No, take your time, those are his real eyes. Not enhanced. I didn’t add color either. Dustin was throwing tricks and riding with everyone that day. But when he stopped and was walkin around I noticed his eyes – seriously, you can see them from 20+ feet away. I talked to him briefly and asked if I could do a quick portrait of him. I shot this with my 85 f/1.2 because I wanted all the focus just at his eyes and everything else to fall off. Came out great.

So, time for some action shots… since I’m sure that what many of you came to see.

Sean, doin a Superman over jump two.

Adam, backflipping jump two.
Check out the barn-type structure in the back. They cut out part of the roof and made a ramp to use that to drop into the jumps.

Loren, drop three in jump two.

Loren, turn down flip in jump two

Loren, backflip in jump one.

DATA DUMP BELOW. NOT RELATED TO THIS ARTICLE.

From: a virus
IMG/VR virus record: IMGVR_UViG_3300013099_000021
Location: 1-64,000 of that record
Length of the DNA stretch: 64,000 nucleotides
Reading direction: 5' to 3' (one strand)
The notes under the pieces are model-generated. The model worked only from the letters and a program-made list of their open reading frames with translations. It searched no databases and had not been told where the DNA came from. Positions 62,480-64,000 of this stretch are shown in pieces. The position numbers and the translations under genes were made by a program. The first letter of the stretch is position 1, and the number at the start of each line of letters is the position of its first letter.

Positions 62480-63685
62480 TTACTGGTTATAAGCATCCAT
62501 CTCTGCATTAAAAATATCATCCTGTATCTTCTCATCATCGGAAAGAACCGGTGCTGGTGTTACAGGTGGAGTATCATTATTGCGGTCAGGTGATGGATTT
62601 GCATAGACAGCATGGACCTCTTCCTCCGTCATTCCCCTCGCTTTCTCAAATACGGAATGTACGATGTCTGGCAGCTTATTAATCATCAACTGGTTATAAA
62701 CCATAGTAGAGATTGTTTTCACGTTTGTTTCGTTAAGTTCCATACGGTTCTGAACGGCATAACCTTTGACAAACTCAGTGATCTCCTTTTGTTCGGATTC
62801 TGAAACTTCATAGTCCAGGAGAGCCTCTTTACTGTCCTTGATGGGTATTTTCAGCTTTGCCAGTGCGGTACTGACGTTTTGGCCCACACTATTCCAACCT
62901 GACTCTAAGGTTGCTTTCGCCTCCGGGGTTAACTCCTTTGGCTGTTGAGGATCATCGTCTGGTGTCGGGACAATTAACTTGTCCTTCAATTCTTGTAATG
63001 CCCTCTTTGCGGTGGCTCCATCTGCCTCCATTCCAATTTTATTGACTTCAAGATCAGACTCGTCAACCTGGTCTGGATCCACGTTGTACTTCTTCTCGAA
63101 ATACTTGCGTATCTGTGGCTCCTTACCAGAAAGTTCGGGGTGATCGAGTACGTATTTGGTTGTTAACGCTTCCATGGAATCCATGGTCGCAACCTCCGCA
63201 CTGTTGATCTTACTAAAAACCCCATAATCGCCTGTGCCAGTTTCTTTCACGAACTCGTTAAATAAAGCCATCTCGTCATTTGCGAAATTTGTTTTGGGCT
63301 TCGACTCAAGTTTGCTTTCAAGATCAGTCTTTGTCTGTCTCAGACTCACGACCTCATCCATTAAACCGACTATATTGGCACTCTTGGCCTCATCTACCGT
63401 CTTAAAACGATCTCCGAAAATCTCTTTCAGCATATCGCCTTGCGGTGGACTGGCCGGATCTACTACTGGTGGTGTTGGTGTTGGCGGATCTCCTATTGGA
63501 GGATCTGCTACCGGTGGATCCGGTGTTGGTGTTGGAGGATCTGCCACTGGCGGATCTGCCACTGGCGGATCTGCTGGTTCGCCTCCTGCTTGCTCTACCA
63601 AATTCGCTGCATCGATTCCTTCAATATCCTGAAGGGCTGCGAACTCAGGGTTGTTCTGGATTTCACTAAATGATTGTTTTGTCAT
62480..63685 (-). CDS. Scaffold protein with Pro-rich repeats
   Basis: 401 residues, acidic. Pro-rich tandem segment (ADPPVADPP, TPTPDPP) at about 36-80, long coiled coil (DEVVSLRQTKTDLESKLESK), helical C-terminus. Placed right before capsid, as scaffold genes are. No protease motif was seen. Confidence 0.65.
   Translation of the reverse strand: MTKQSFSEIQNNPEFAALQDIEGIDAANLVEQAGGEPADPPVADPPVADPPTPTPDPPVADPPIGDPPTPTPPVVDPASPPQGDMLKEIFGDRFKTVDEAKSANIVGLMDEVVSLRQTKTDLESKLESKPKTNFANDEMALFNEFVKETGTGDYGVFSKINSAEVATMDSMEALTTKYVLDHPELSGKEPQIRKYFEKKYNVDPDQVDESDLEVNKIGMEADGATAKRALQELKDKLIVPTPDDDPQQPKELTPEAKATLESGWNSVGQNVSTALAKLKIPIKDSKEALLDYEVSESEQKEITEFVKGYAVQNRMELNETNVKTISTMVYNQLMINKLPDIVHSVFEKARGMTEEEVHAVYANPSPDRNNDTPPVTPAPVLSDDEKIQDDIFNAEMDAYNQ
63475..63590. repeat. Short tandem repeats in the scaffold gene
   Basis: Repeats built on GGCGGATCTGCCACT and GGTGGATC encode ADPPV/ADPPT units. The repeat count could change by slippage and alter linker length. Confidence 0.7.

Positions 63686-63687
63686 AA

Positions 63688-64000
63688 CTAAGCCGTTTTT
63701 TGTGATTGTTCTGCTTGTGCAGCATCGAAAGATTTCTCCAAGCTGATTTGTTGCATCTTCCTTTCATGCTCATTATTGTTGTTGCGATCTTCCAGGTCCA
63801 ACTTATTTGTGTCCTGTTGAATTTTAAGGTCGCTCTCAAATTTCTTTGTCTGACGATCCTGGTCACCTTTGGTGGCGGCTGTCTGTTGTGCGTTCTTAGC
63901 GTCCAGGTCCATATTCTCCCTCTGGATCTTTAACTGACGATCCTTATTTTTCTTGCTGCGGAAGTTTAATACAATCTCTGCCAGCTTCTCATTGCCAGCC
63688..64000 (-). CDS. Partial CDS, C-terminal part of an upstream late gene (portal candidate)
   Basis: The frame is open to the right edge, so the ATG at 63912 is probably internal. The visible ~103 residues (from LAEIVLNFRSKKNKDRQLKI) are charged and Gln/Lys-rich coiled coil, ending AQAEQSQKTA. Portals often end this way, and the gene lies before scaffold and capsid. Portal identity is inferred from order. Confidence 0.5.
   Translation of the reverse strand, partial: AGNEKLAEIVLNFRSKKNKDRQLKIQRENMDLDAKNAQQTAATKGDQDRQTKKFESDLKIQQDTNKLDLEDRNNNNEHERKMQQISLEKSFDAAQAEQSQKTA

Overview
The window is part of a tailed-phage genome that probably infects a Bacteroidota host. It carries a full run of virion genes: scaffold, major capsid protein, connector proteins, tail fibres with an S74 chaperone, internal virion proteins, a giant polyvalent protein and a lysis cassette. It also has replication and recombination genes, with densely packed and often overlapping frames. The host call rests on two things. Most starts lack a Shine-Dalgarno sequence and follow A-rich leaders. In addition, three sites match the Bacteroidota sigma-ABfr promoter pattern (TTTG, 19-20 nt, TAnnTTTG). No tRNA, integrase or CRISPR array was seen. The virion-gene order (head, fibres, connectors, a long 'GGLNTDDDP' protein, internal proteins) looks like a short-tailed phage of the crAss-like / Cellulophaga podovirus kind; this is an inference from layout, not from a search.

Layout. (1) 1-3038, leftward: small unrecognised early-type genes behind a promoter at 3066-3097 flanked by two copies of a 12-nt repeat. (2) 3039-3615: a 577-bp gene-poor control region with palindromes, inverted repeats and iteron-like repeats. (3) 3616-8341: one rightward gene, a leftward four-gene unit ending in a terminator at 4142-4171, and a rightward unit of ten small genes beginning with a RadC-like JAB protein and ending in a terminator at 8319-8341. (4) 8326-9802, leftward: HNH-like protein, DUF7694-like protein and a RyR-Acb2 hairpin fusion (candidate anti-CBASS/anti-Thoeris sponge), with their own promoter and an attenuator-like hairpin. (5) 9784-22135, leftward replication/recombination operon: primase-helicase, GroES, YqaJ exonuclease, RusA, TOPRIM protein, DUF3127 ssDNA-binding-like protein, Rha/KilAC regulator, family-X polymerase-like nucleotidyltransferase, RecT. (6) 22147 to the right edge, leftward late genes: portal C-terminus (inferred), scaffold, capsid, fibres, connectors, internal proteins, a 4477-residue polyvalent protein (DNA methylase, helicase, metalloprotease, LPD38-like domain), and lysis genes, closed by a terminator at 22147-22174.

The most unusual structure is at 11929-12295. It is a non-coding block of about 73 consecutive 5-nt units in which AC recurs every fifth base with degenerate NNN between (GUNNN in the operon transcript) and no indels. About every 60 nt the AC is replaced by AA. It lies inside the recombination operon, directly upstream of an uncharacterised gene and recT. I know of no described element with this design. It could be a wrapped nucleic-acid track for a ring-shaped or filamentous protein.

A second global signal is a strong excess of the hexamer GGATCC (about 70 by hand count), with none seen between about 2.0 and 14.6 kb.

Dustin, cheesin’ it up for the camera.

Loren threw a flip table only about three times before we got a great image.

Sorry I don’t have the names of the tricks, I’m still learning all the BMX trick names. But, I’m sure a few of the guys can help me name everything and I can update later.
Hope you guys liked the images, I was really happy with how they all came out. I’m planning to try and keep going with these portraits and see what else I can come up with.

Next up will be images from a shoot I did last week with a Swedish model and dancer named Bambi – totally colorful crazy outfits and everything. I think you all will dig it. And if all goes as planned, I’ll be shooting long time friend and nation pole dance competitor Mina Mortezaie this weekend.

BMX, with Sean Logan

I wanted to share more images of BMXer Sean Logan with you guys as promised.
As I talked about in my last blog update, I spent part of last weekend at the jumps with Sean Logan and Eric Hough. It was great to have a couple hours to just work on getting some great images that not only looked good, but were also accurate trick shots timed correctly on both Sean and my part as the photographer.

Unfortunately I don’t know the names of the tricks that Sean throws, there are a lot of names to remember and between all the shooting we did I simply lost track.